MasterKey is our enterprise discovery solution. It is a set of software tools which can be combined freely (using a service-oriented architecture) to meet a broad range of search requirements. With its open architecture, MasterKey is designed for maximum flexibility at every level: Elements can be freely combined and integrated into any setting.
In addition to our popular open source toolkits, MasterKey features exclusive elements such as a versatile administration console and a management framework based on REST principles, as well as our amazing MasterKey Connect service.
But MasterKey is not just about software tools; it is very much about the skills and experience of the people who create and support them. We have an 18-year history of building information discovery solutions using open standards and modular software architectures. With a MasterKey collaboration comes our passion, interest, and engagement: Our mission is to help you build amazing products using our software.
Meet the MasterKey family!
The heart and muscle of MasterKey, Pazpar2 is a high-performance, user interface-independent, data model-independent metasearching middleware featuring merging, relevance ranking, record sorting, and faceted results. It will efficiently search hundreds of targets in parallel and create an internal, merged result set on the fly. When used in conjunction with the MasterKey platform, it is dynamically configured by the Service Proxy, so that multiple user communities with different target configurations can use it concurrently. When used in conjunction with a local index, Pazpar2 combines all the best qualities of central index metasearching ('instant' results, excellent ranking, deep searching and facets), with top-of-the line broadcast metasearching (easy addition of any remote resource, through standard protocols, proprietary APIs, or screen-scraping; dynamically updated result display). Pazpar2 is also our most powerful open source software.
This is a technology for providing access to remote systems that do not offer standard APIs or protocols. Specifically, it can automate the kinds of interactions that end-users might have with a web-based interface, and generate structured output from presentation-formatted displays. Applications of the technology include metasearching, semi-automated data ingest or harvesting, or any other type of application that requires machine access to an interface designed for humans. In a metasearch application, it is used to provide access to search targets that do not support standards- based interfaces, including both proprietary APIs and HTML-scraping.
This is a service that sits in front of Pazpar2 and augments the Pazpar2 webservice API. It is designed to be a general-purpose service platform into which we can add modules to support an increasing array of higher-order functions while keeping the core Pazpar2 code lean. It provides dynamic target configuration based on user identity (using the Torus), and it emulates a form of session persistence that simplifies client code by obviating the need for tracking session IDs in the user interface logic. The proxy will restart sessions if necessary. In addition to the core functionality, we are looking at adding features such as tagging and reviews of records, broadcast searching based on OpenURLs, circulation status lookup, etc. If you have already developed an application using Pazpar2, you can 'upgrade' it by adding the Service Proxy and other MasterKey components.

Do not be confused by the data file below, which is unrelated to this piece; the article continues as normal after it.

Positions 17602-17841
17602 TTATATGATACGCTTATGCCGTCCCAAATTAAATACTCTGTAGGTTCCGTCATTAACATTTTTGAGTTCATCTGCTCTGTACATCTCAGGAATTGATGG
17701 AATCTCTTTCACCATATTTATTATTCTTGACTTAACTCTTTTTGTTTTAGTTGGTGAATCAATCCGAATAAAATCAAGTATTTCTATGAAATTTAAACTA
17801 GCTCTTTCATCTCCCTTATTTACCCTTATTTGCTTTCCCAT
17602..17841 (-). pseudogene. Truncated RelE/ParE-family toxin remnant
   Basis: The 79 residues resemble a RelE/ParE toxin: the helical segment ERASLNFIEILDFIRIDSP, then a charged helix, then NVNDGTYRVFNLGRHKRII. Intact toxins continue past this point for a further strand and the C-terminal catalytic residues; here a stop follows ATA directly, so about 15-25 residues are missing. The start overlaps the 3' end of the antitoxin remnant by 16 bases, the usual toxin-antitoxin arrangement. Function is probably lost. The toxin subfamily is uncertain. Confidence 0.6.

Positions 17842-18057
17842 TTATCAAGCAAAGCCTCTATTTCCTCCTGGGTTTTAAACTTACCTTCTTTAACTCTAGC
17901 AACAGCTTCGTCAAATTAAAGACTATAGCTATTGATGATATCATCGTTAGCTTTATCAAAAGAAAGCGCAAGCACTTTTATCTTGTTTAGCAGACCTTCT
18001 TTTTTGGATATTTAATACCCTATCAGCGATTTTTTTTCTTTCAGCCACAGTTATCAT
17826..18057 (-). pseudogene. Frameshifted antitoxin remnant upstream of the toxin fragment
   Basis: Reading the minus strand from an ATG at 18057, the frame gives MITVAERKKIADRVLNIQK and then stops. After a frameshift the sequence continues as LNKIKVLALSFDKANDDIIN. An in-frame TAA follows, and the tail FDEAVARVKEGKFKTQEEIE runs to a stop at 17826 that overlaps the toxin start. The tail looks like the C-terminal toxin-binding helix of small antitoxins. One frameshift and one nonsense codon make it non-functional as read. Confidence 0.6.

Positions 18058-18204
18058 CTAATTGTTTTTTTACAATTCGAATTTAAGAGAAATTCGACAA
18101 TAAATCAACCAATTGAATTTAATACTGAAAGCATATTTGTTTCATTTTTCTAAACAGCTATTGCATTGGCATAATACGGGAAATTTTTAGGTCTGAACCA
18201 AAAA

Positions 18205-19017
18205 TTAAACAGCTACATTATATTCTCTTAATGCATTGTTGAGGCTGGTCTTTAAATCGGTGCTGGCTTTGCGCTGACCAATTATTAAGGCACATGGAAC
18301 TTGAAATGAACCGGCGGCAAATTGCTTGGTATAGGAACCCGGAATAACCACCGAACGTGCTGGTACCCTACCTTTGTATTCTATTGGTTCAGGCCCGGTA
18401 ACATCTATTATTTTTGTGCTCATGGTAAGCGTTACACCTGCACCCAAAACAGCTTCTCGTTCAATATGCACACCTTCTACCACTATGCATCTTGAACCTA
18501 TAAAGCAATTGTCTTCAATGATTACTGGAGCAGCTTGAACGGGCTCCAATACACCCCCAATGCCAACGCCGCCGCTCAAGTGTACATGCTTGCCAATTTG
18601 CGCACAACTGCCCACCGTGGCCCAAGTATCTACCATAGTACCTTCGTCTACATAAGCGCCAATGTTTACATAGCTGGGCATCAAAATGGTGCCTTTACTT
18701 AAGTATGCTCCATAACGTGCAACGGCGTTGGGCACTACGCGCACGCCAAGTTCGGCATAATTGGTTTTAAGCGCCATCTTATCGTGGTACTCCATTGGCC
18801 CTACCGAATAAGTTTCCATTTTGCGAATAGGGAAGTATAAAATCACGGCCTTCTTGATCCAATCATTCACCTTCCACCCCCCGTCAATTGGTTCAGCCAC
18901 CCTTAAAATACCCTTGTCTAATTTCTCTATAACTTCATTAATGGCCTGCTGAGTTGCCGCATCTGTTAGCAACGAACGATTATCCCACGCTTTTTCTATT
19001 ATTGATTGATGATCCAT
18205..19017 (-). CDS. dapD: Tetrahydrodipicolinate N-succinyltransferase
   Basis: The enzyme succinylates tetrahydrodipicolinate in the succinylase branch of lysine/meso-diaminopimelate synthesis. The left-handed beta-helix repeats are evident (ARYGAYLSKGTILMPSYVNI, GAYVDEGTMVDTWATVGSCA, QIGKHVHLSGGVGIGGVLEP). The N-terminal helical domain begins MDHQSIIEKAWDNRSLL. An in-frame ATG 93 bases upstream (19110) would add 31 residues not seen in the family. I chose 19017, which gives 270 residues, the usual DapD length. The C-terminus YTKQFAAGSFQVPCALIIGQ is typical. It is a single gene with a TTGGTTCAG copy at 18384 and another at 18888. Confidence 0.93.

The harvester is a general-purpose scheduler for ingesting remote data sources. It is designed to support multiple job-types or protocols. At present it supports OAI-PMH, MARC, and XML bulk download, and simple harvesting of WWW jump-pages (e.g. A-Z lists). The Harvester has a native WWW interface, but it can be fully managed and controlled using a RESTful webservice, to enable it to fit into a local administration framework. It uses the powerful and scalable Apache Solr engine for indexing content.
The Torus is both a software component and architecture for maintaining complex knowledge bases in a distributed, cross-institutional fashion. Its primary use is to manage lists of search targets, either as global resources that are made available to customers, or as smaller lists that represents the selection of an individual customer. The architecture is hierarchical; so customers can themselves make target lists available to their own customers (e.g. in consortial models), down to the individual user level if required.
This is an administrative shell designed to work with the Torus. It's both a practical example of an interface to the Torus platform, and a useful tool in its own right. It allows for the management of global search targets, local 'library' accounts with their own subsets of targets, as well as access control for local administrators to the admin interface.
User Interface Framework